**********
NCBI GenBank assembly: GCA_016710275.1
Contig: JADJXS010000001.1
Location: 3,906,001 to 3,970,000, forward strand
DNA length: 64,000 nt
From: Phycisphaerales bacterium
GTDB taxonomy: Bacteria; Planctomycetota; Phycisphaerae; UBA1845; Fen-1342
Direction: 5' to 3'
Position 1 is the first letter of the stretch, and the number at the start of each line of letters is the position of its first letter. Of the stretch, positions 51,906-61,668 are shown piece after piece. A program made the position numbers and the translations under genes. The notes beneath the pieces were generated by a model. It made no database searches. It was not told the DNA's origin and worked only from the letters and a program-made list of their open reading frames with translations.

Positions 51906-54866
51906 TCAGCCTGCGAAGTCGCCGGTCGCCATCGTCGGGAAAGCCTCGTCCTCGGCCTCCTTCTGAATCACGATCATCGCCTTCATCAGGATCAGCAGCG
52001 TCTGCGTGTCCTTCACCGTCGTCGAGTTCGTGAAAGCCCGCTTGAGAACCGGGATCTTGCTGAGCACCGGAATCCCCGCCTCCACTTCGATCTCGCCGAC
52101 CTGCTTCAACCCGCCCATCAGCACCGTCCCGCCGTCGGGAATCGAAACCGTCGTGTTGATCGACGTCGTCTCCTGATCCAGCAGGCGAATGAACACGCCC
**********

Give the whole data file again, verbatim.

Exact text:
NCBI GenBank assembly: GCA_016710275.1
Contig: JADJXS010000001.1
Location: 3,906,001 to 3,970,000, forward strand
DNA length: 64,000 nt
From: Phycisphaerales bacterium
GTDB taxonomy: Bacteria; Planctomycetota; Phycisphaerae; UBA1845; Fen-1342
Direction: 5' to 3'
Position 1 is the first letter of the stretch, and the number at the start of each line of letters is the position of its first letter. Of the stretch, positions 51,906-61,668 are shown piece after piece. A program made the position numbers and the translations under genes. The notes beneath the pieces were generated by a model. It made no database searches. It was not told the DNA's origin and worked only from the letters and a program-made list of their open reading frames with translations.

Positions 51906-54866
51906 TCAGCCTGCGAAGTCGCCGGTCGCCATCGTCGGGAAAGCCTCGTCCTCGGCCTCCTTCTGAATCACGATCATCGCCTTCATCAGGATCAGCAGCG
52001 TCTGCGTGTCCTTCACCGTCGTCGAGTTCGTGAAAGCCCGCTTGAGAACCGGGATCTTGCTGAGCACCGGAATCCCCGCCTCCACTTCGATCTCGCCGAC
52101 CTGCTTCAACCCGCCCATCAGCACCGTCCCGCCGTCGGGAATCGAAACCGTCGTGTTGATCGACGTCGTCTCCTGATCCAGCAGGCGAATGAACACGCCC